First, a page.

In those interviews, George told police he briefly talked to Larry after he entered the power lines to drive his four-wheel-drive Bronco. When he left the area about 9:30 p.m., he said, he did not see the boy.

George would stick with that story under questioning that resumed later that day and continued sporadically during the next three years. When police zeroed in on him several months later, after exhausting other leads, the questioning would focus on whether George ever had girlfriends, if he had sexual problems or homosexual experiences. Acquaintances had told police that George was nearly always in the company of young boys, according to court records.

Police did not seek a search warrant because they did not consider George a prime suspect in Larry's disappearance.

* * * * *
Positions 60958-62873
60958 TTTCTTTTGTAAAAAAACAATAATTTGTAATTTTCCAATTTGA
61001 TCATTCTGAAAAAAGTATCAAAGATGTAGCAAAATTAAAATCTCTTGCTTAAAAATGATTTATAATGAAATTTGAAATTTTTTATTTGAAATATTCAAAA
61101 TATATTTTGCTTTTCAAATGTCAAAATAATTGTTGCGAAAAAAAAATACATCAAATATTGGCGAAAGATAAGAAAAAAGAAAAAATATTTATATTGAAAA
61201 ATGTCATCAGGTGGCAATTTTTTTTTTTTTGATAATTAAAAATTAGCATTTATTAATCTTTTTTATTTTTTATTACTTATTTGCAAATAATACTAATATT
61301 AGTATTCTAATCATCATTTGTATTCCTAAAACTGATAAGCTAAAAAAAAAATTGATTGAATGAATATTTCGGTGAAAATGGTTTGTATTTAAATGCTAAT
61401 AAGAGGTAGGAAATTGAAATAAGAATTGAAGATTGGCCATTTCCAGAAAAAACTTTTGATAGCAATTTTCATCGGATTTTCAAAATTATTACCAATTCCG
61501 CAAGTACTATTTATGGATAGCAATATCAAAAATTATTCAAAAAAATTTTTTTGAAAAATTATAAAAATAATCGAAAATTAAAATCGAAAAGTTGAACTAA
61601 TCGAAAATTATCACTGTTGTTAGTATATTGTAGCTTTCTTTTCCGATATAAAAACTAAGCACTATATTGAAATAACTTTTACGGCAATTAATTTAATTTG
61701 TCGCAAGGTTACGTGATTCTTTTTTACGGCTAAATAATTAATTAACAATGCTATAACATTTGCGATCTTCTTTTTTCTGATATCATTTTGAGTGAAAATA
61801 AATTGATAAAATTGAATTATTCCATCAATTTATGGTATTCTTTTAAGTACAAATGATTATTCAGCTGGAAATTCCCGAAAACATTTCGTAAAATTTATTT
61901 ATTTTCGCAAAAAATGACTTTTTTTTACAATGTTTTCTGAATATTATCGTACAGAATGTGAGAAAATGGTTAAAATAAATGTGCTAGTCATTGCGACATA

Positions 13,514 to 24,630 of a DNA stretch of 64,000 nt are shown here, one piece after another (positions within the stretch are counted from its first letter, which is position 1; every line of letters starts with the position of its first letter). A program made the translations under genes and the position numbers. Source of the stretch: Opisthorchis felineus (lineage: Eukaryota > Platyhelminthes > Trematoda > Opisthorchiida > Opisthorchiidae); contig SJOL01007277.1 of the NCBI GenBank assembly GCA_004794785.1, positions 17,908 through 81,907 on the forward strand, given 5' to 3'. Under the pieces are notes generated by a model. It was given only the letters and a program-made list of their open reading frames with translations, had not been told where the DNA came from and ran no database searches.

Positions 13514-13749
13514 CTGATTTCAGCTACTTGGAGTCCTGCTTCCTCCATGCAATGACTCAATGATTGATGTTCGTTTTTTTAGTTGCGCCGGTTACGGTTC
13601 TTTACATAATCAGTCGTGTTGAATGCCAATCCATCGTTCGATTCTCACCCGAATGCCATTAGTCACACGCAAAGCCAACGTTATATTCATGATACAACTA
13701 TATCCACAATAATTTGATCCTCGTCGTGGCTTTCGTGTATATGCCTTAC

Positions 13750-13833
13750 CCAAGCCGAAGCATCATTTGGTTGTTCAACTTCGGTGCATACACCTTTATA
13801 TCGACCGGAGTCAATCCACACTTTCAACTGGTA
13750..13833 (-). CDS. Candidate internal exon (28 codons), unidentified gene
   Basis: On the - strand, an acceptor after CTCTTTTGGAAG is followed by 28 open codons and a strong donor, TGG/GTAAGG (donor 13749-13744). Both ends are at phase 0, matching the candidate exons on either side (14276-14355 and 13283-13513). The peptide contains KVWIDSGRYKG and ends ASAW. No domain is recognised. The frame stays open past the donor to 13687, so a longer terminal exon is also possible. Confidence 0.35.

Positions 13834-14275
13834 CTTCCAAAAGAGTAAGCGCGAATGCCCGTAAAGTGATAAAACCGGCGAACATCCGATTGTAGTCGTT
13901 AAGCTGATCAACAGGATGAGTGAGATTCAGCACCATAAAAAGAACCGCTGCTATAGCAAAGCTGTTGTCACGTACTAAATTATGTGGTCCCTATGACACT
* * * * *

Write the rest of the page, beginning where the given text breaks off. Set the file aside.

Within a week, the police department's criminal investigations department took over the case. Initially, investigators with the most homicide experience were involved in other cases. "We were stretched to the limit," said one investigator on the case who asked not to be identified. "We had a triple homicide we were investigating. There were other cases to be pursued."

Mary Perry has criticized police for moving too slowly. The day after her grandson disappeared, she said the family pressed authorities for quicker action; a friend even called a "Richmond official," who Perry believes was a delegate or a senator, to complain.

"I think they waited too long before they started," Perry said. And once they got going, she said, "they didn't stick with it."